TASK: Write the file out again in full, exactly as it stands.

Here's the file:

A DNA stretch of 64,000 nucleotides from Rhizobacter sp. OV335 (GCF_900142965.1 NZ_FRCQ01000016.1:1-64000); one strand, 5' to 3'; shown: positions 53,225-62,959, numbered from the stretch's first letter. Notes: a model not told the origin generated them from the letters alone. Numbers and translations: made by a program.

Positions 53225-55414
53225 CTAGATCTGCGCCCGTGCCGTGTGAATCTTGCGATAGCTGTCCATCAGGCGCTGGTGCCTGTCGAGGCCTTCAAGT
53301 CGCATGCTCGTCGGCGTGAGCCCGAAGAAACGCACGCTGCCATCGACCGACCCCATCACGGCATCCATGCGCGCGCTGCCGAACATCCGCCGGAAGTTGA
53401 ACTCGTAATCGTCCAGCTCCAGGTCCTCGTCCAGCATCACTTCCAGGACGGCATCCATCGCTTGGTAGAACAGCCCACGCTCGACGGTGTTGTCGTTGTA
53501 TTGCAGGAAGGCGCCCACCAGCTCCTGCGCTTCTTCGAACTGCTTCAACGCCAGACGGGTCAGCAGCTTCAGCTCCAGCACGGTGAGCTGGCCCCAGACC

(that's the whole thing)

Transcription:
A DNA stretch of 64,000 nucleotides from Rhizobacter sp. OV335 (GCF_900142965.1 NZ_FRCQ01000016.1:1-64000); one strand, 5' to 3'; shown: positions 53,225-62,959, numbered from the stretch's first letter. Notes: a model not told the origin generated them from the letters alone. Numbers and translations: made by a program.

Positions 53225-55414
53225 CTAGATCTGCGCCCGTGCCGTGTGAATCTTGCGATAGCTGTCCATCAGGCGCTGGTGCCTGTCGAGGCCTTCAAGT
53301 CGCATGCTCGTCGGCGTGAGCCCGAAGAAACGCACGCTGCCATCGACCGACCCCATCACGGCATCCATGCGCGCGCTGCCGAACATCCGCCGGAAGTTGA
53401 ACTCGTAATCGTCCAGCTCCAGGTCCTCGTCCAGCATCACTTCCAGGACGGCATCCATCGCTTGGTAGAACAGCCCACGCTCGACGGTGTTGTCGTTGTA
53501 TTGCAGGAAGGCGCCCACCAGCTCCTGCGCTTCTTCGAACTGCTTCAACGCCAGACGGGTCAGCAGCTTCAGCTCCAGCACGGTGAGCTGGCCCCAGACC